Nearly 200 news outlets covered this study. Gizmodo headlined, “Eating a Handful of Nuts Each Day Could Help You Live Longer.”

“New research published in BMC Medicine is highlighting the impressive health benefits from the regular consumption of nuts such as pecans, hazel nuts, walnuts, and even peanuts (which are technically legumes). Eating just 20 grams of nuts each day was linked to a 30 percent reduction in coronary heart disease, a 15 percent reduction in cancer, and a 22 percent reduction in premature death. Nut consumption was also associated with a reduced risk of dying from respiratory disease and diabetes, although these correlations were weaker and involved smaller sample sizes.” – George Dvorsky, Gizmodo

Who’s ready to go nuts? Just be careful of nut products with lots of sugar and salt (like peanut butter), the study findings suggest.

 

 

Image: Joachim Huber, Wikimedia

Image: Joachim Huber, Wikimedia

Paper #5. Endangered Cheetah

Our final High Five paper for December 2016 veers away from our human health theme.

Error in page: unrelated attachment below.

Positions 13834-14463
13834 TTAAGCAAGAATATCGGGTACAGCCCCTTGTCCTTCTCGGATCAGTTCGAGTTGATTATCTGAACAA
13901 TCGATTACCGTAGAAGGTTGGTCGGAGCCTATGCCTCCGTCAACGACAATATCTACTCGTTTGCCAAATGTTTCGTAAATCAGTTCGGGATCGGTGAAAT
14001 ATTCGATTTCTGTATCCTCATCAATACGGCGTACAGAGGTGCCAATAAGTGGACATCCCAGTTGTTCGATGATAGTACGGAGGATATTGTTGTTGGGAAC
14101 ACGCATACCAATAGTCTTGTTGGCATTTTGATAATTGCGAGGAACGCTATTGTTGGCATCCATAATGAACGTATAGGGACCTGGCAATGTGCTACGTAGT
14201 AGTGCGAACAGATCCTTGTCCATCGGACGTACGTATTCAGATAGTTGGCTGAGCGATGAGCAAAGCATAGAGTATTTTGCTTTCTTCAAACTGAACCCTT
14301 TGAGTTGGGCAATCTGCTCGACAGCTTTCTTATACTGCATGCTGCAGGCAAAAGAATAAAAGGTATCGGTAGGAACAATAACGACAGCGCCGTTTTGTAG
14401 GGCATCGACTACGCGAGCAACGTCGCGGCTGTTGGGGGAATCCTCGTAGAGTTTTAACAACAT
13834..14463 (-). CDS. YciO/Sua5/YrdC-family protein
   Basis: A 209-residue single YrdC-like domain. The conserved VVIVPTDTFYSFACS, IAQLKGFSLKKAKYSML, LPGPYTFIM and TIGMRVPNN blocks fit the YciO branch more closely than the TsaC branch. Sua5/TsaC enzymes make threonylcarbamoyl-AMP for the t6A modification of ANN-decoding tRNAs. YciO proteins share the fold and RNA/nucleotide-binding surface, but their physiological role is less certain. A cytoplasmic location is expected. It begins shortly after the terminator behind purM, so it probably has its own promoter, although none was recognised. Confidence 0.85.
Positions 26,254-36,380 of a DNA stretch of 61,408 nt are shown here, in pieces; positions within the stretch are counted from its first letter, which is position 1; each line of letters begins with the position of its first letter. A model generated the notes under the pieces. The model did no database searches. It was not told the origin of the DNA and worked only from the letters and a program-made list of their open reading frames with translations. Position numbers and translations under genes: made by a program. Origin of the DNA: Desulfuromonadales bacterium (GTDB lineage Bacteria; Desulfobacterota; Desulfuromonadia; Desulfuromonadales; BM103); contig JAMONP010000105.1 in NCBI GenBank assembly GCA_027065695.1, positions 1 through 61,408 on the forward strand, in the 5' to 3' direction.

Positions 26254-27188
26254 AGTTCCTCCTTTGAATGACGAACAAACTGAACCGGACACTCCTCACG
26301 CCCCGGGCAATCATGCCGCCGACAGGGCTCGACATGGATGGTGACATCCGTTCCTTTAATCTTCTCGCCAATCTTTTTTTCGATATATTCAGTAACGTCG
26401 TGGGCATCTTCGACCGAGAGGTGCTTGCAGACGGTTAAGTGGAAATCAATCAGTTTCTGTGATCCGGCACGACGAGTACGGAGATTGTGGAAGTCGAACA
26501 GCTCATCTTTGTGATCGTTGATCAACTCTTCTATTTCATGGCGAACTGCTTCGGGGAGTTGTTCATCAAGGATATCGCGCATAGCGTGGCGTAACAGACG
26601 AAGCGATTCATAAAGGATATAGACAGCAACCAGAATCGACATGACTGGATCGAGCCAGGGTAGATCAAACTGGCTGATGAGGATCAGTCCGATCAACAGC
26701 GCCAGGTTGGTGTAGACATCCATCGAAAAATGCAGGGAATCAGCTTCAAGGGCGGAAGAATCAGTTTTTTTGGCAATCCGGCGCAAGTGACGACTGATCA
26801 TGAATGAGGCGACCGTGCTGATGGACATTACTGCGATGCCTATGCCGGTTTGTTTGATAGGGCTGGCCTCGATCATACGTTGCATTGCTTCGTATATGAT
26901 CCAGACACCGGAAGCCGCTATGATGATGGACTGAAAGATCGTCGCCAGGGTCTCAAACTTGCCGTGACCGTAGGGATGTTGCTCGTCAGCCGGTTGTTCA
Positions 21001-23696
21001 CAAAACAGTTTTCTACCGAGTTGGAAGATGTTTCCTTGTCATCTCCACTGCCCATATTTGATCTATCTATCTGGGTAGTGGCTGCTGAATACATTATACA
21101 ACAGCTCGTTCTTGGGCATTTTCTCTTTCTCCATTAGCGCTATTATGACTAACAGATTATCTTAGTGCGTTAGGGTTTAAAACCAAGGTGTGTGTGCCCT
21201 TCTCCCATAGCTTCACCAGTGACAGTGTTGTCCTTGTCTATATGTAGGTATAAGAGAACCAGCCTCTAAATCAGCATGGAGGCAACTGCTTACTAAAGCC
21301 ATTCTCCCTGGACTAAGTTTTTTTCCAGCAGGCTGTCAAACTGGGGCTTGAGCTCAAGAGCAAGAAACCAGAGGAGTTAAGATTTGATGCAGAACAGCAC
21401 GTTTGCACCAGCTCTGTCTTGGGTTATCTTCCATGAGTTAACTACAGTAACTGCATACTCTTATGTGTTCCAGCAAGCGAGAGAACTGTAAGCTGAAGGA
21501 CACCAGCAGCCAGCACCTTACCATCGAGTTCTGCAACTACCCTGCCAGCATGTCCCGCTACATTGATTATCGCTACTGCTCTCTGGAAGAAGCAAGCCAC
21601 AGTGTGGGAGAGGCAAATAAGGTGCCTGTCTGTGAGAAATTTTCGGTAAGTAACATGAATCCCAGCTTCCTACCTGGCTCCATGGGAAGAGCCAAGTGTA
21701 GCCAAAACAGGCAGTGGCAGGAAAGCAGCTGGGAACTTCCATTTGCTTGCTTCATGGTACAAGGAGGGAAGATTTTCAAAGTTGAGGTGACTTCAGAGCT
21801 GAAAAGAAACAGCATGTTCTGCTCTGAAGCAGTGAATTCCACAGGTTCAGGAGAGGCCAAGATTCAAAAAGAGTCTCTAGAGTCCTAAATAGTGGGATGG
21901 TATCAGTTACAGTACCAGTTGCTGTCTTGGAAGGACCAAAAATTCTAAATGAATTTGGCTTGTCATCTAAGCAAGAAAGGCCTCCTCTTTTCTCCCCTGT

The global decline of cheetah Acinonyx jubatus and what it means for conservation” was published in PNAS on December 27, 2016. The study shows “dramatic declines of cheetah across its distributional range.”

“Establishing and maintaining protected areas (PAs) are key tools for biodiversity conservation. However, this approach is insufficient for many species, particularly those that are wide-ranging and sparse. The cheetah Acinonyx jubatus exemplifies such a species and faces extreme challenges to its survival. Here, we show that the global population is estimated at ∼7,100 individuals and confined to 9% of its historical distributional range. However, the majority of current range (77%) occurs outside of PAs [protected areas], where the species faces multiple threats.” – PNAS, 2016

Over 200 news outlets covered the study. Many of these called for greater conservation awareness and action for cheetah. As a result of the study, experts are calling for cheetah to be listed as “Endangered” rather than “Vulnerable” on the IUCN Red List.

“Given the secretive nature of this elusive cat, it has been difficult to gather hard information on the species, leading to its plight being overlooked. Our findings show that the large space requirements for cheetah, coupled with the complex range of threats faced by the species in the wild, mean that it is likely to be much more vulnerable to extinction than was previously thought.” – Study author Sarah Durant, Zoological Society of London and Wildlife Conservation Society, quoted in Forbes article

More reading: